If your system still doesn’t start, take a deep breath, maybe start dialing G&C, while you consider these possibilities:

  • Are the emergency switches on? (There may be two: one at the stairs and one at the unit)
  • Did the fuse or circuit breaker for your equipment trip?
  • Is the thermostat set properly?

If the above don’t work, Greg and Brandon should be able to get you an appointment within the next 24 hours. The guys will check out your heater to ensure you’re ready for whenever you decide to dedicate as the big turn-on day.

Now the fun part…

G&C Friendly Heat Holdout Challenge

Since we all play this game anyway, why not add some friendly competition?

Let Greg and Brandon know on the G&C Plumbing and Heating Facebook Page when you turn on your heating system this year.

The household that holds out the longest will win a free tub of Bio Clean – Greg and Brandon’s all-time favorite drain cleaning solution. Using your fireplace to stay warm is allowed so long as it’s just supplemental. But, if you have kids or older people living with you, be smart – it’s just a tub of drain cleaner, after all.

Let the games begin!

Next Time…

The guys will discuss common heating systems used in New England just in case you are thinking of upgrading your system, or our simple test above failed miserably and you need a new system to play our Holdout game.

Until then, stay toasty my friends.

winterization-tips-gandcplumbing

Winterization Tips

We interrupt your regularly scheduled “Oh Good, You’re Going to Replace that Old Water Heater,” to bring you this Halloween Spooktacular:

Re-Occuring Nightmare on Your Street

The sight was unbearably gruesome. Greg and Brandon Sheck, the father and son team from G&C plumbing and Heating, approached the scene cautiously. The melting spring snow was almost indistinguishable from the bulbous mass around the garden hose protruding from the otherwise well manicured home. The plumbers braced themselves.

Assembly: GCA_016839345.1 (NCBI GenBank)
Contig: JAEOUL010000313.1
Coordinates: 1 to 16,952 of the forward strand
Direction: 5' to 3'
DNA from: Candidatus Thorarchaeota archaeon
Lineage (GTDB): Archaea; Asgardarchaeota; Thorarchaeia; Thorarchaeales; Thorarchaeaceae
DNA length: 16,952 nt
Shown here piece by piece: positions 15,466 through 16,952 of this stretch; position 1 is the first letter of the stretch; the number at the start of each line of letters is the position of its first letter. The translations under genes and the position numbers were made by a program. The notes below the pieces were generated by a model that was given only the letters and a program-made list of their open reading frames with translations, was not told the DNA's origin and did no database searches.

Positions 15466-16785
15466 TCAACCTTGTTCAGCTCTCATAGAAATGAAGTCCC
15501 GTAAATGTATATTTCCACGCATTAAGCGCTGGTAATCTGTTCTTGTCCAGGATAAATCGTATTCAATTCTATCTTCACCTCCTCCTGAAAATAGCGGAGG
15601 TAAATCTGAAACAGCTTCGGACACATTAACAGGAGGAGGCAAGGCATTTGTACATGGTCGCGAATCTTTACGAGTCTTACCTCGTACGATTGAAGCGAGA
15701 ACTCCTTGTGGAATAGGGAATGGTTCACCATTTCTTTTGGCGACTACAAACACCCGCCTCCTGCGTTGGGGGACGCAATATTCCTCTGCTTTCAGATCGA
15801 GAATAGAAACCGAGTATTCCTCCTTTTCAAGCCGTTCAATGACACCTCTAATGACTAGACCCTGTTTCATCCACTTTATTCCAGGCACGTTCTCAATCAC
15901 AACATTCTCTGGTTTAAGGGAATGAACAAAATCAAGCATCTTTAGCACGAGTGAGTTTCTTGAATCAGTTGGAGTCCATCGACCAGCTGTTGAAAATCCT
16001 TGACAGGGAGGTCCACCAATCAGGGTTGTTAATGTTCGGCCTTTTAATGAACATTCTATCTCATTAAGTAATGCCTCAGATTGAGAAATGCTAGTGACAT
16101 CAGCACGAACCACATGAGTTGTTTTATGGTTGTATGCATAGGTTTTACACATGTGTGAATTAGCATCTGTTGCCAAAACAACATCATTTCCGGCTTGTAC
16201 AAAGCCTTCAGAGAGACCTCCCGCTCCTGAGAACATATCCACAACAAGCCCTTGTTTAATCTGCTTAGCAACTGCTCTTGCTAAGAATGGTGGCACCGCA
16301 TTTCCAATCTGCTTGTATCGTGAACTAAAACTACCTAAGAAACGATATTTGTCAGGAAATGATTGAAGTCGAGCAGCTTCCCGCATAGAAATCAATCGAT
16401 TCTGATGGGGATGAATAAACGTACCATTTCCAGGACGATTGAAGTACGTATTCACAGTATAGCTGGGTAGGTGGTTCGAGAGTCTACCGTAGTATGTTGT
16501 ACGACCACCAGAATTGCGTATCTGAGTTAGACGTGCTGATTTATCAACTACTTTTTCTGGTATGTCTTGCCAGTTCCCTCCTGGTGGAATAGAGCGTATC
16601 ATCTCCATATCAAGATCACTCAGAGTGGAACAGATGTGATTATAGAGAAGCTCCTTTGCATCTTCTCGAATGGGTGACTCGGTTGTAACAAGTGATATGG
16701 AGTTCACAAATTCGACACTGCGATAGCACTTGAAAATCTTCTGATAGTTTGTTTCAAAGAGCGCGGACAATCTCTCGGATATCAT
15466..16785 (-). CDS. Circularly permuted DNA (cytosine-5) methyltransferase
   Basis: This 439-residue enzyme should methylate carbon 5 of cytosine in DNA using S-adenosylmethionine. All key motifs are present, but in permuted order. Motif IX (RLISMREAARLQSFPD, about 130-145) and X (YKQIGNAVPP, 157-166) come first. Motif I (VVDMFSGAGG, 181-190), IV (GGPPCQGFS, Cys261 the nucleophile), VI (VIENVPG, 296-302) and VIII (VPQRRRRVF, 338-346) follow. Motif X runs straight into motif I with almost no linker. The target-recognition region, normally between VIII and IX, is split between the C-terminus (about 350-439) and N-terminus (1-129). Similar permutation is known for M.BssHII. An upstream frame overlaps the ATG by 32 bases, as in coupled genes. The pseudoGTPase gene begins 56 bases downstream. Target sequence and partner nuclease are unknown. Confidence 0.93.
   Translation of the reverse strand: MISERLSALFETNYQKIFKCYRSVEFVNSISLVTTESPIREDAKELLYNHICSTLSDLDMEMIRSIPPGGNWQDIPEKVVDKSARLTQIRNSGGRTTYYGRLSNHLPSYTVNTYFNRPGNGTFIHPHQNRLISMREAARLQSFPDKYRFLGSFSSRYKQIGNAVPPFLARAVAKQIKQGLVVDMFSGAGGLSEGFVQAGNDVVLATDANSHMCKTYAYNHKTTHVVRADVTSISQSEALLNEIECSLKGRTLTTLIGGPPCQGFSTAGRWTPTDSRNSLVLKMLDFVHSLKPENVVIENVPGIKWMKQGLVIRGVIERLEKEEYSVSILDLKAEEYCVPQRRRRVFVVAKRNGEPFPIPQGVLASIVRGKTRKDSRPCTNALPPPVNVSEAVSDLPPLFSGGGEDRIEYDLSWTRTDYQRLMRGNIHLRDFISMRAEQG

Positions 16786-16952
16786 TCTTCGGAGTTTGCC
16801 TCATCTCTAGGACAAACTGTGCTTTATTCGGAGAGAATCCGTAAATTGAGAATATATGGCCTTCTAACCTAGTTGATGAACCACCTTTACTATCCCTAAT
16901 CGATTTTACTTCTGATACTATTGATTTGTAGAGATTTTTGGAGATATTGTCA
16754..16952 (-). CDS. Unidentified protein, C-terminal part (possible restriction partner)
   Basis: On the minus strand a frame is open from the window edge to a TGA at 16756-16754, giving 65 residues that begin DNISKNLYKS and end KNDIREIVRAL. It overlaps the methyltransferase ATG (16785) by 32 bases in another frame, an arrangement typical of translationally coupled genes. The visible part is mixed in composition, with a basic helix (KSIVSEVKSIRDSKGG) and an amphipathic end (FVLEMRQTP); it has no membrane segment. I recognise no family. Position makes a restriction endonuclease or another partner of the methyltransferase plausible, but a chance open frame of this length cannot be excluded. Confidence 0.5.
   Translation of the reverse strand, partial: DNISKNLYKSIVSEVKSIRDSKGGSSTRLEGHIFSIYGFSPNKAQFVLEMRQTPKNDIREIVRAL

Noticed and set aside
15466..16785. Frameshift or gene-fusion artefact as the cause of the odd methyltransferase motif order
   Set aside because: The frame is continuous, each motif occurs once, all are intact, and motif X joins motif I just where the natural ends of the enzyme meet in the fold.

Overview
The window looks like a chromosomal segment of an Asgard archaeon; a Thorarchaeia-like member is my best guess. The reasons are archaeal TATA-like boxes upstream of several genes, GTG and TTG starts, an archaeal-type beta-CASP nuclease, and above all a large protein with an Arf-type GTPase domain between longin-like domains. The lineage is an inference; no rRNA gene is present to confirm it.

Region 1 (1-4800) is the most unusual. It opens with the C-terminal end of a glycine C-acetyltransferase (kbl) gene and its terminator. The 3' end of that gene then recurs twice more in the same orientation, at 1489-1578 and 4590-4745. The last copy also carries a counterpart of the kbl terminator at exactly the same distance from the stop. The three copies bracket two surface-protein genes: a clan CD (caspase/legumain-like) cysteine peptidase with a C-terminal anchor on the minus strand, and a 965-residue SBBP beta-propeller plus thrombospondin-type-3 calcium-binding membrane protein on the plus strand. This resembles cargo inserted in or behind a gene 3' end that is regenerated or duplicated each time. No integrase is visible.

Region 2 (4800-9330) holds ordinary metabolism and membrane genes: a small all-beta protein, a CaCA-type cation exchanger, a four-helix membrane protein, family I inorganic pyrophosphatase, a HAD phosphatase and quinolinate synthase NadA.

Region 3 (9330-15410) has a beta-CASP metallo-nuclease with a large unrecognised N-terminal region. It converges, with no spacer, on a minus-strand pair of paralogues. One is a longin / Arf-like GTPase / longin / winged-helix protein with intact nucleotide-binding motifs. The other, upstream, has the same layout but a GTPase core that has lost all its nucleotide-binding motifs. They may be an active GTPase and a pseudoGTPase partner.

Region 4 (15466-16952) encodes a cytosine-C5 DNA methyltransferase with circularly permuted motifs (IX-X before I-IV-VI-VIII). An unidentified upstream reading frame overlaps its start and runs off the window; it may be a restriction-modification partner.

“NNNNNOOOOOO,” cried the homeowner, falling to his knees at the sight of the water squirting out from behind his new, and freshly painted, cedar shake shingles. Brandon placed his hand on the client’s heaving shoulder, looked at his dad and shook his head. It was hard to witness such neglect. Greg nodded, understanding his son’s dismay. He knew his client hadn’t intended to completely destroy the entire lower level of his home by leaving the garden hose connected and the exterior water on all winter. It was mistake. People get busy. But, such a sight still sent waves of nausea through the master plumber. If only they could go back in time, to October, before the mayhem, and warn everyone of what was coming. Could they stop the destruction from happening again?

Disconnecting hoses and shutting off water to outside faucets are two of the most important things you can do to save yourself from a nightmare on your street! “It’s very important to disconnect hoses as water will be trapped in the line and cause the outside faucet to freeze and split,” said Greg. October is the perfect time to do this, and, good news, it’s easy!

  • Disconnect the hoses – Drain them and hang them up for the winter. Your hoses will last longer, be less likely to leak at the connectors, and be less likely to develop splits that leak when the hose is pressurized.
  • Close the shut-off valves – From inside your home, close the shut-off valve(s) that control the flow of water to the outdoor faucets.
  • Open the faucets – Back outside, let any residual water drain out of the outdoor pipe. Creating an air space within the short segment of pipe gives residual water room to expand if it freezes. If you have a frost-damaged outdoor fixtures – replace them!

We now return your to your regularly scheduled program…..BOO!